Kelsey Grammer is good Beast, but like a lot of the other characters, he is just of there and really doesn’t make much of an impact.

 

When the final battle comes  it involves the Brotherhood taking up arms against the X-Men who are once again trying to protect Jimmy before Magneto and his followers can kill him to prevent more of the cure being developed. The sequence where Magneto rips the Golden Gate Bridge apart and uses it to move his followers to Alcatraz where the cure has been developed it impressive, but ultimately pointless because he could have simply put his followers in a boat and sailed to the island. The humans present are equipped with the plastic guns loaded with darts containing the cure but ultimately none of them can do much against the Brotherhood meaning the X-Men have to make the final stand (see why they called it “The Last Stand” – clever right??).

 

They build up the idea of Jean Grey being this all powerful mutant but she doesn’t really do much other than stand there whilst the majority of the final battle is happening, and when she does finally unleash her powers, Wolverine is forced to choose between trying to save the woman he loves and stopping the Phoenix from killing hundreds of innocent people. Sadly the audience won’t really care what happens as director Ratner does not take the time to engage his audience with the emotional turmoil of the characters.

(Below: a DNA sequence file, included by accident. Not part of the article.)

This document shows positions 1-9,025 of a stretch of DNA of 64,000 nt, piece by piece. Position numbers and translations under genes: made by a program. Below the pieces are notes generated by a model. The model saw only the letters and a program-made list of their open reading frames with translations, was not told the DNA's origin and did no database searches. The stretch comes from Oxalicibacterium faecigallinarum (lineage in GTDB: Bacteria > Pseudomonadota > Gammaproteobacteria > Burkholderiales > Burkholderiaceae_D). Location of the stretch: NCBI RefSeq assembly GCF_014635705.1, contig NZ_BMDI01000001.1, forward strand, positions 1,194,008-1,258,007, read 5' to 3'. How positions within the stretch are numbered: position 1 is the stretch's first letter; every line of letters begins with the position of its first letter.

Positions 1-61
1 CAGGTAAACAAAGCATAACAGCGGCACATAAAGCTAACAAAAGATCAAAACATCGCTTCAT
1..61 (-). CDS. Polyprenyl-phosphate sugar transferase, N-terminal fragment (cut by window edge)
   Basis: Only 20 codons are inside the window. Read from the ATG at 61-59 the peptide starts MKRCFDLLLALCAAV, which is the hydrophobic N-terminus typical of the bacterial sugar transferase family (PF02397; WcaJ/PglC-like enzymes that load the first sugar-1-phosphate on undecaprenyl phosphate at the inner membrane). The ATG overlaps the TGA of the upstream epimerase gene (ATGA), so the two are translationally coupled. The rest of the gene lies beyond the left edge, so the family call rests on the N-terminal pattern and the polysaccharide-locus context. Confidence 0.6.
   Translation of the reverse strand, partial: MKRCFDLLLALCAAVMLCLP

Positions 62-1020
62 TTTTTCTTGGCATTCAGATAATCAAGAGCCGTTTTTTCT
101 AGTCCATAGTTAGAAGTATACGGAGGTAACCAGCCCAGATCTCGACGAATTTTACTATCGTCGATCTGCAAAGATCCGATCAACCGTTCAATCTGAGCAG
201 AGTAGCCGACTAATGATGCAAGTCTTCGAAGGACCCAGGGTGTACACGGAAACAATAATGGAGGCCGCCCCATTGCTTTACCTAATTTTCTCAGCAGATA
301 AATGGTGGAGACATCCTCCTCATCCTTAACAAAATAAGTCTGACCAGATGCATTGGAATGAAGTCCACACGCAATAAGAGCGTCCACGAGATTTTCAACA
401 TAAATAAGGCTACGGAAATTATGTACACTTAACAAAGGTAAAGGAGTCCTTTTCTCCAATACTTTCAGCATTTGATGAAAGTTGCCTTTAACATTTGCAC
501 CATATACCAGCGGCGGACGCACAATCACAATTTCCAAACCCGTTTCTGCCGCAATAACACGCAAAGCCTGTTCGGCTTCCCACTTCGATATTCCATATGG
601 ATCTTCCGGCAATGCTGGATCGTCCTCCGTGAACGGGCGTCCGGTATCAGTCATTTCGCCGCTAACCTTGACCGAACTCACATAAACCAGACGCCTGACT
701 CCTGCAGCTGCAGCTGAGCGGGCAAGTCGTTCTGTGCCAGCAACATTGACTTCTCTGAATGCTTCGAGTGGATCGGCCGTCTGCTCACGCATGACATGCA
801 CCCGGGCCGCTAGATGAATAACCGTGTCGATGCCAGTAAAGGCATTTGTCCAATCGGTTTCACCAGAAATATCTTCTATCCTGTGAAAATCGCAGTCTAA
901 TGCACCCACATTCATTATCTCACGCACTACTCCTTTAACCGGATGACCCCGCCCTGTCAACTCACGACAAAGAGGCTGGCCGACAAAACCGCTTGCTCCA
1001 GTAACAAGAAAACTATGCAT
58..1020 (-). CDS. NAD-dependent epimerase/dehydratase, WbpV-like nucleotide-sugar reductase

Unfortunately X-Men: The Last Stand is nowhere near as good as its predecessors and is nothing more than an average film that fails to live up to the standard set by its own franchise.

 

Like the atrocious Alien3, X-Men: The Last Stand cannot hope to match up to the previous films that have come before it. Ultimately, whilst X-Men 2 did leave the possibility of further sequels open, the time and energy that was invested in those just hasn’t been done here. So whilst it is not as bad as some of the other films that have suffered from Tired Trinity Syndrome, it is still, overall a rather poor effort that can only be considered average.

 

Even though the film is at worst average I am still giving it a Thumbs Down, because it is just a very lazy effort and as a franchise with so many rich and interesting characters to choose from it is a real pity none of the filmmakers could be asked to make this a decent sequel.

 

 

6/10 - X-Men: The Last Stand leaves the door open for a potential sequel but if they are as lazy as this then it would be for the best if this franchise ends here.

 

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© Chris Sharman